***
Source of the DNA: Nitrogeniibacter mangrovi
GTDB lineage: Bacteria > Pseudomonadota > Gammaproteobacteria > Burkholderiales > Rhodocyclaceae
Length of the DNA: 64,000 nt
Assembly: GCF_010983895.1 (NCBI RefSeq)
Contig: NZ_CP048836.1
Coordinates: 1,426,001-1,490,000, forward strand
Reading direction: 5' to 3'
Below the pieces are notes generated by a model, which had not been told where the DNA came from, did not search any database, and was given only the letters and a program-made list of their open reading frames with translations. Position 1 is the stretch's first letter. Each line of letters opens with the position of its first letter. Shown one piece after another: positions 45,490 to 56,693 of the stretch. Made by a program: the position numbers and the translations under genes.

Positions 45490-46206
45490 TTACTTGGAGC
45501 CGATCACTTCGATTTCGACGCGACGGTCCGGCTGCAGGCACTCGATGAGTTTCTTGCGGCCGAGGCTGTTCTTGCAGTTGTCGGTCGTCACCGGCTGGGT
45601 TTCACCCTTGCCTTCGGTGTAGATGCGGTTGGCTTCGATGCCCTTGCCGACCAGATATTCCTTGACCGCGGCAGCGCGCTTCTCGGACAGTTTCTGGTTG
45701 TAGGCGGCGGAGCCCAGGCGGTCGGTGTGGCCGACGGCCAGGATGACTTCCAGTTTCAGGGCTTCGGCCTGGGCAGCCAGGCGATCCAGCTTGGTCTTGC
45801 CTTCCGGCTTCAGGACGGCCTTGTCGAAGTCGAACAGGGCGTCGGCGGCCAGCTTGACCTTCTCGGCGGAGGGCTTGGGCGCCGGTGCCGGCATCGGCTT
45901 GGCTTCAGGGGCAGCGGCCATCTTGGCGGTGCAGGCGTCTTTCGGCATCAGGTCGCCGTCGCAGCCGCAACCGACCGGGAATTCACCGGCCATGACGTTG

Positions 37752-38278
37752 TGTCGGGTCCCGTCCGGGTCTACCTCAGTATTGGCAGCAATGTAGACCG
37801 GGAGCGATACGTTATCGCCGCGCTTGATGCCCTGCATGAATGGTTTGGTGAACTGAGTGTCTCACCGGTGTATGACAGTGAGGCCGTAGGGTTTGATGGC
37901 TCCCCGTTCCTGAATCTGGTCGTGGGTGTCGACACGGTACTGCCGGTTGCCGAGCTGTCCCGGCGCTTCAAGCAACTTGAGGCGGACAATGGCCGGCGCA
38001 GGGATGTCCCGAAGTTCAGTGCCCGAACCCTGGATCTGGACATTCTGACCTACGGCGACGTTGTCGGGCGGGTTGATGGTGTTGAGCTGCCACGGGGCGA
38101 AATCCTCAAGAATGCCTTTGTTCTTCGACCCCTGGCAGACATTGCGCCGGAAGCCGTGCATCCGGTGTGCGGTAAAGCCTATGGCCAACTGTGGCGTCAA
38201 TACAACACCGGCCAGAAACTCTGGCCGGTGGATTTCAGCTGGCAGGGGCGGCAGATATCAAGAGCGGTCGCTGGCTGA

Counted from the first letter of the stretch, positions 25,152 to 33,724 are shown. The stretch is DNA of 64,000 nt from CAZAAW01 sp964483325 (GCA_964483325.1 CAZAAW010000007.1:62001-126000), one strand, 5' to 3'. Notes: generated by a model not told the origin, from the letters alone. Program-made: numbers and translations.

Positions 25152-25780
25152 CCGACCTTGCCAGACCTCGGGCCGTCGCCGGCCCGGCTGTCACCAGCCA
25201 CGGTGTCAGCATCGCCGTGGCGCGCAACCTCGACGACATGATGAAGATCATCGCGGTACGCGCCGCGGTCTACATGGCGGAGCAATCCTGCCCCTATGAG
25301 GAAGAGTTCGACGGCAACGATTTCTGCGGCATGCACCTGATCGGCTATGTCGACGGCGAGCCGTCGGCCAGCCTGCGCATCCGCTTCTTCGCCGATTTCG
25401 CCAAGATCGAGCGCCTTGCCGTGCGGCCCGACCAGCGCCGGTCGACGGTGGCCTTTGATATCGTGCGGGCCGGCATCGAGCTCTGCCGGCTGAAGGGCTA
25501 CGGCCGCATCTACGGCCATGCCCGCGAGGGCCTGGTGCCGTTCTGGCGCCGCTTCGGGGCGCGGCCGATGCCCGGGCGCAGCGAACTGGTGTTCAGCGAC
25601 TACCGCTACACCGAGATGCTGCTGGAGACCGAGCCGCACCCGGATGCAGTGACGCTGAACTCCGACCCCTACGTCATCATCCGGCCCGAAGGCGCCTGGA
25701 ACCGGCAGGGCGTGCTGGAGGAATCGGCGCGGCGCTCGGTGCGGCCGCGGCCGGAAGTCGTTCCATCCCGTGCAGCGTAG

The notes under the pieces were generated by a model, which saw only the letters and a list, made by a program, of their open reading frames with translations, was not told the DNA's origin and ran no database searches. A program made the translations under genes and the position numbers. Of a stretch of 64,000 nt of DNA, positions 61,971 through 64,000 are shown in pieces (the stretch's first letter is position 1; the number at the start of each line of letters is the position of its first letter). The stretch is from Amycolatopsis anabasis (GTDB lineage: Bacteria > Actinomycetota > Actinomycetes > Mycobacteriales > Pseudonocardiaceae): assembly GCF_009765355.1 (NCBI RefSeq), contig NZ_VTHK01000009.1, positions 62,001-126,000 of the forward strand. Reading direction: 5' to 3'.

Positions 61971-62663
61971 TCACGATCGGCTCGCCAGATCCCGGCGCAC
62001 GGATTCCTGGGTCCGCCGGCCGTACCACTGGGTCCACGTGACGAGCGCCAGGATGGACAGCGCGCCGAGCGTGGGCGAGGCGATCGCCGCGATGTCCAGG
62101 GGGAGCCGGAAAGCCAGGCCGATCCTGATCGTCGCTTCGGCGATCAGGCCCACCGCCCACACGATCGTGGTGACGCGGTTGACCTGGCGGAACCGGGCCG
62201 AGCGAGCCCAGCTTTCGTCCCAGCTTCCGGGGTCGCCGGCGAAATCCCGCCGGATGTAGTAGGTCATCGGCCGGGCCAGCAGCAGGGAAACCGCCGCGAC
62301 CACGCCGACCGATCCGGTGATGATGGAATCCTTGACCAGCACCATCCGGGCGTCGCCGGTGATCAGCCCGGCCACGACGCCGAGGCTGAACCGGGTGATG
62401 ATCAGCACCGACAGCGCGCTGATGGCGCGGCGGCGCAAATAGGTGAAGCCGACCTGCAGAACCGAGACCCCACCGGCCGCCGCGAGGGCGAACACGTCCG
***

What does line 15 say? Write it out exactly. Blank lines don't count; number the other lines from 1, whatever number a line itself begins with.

45901 GGCTTCAGGGGCAGCGGCCATCTTGGCGGTGCAGGCGTCTTTCGGCATCAGGTCGCCGTCGCAGCCGCAACCGACCGGGAATTCACCGGCCATGACGTTG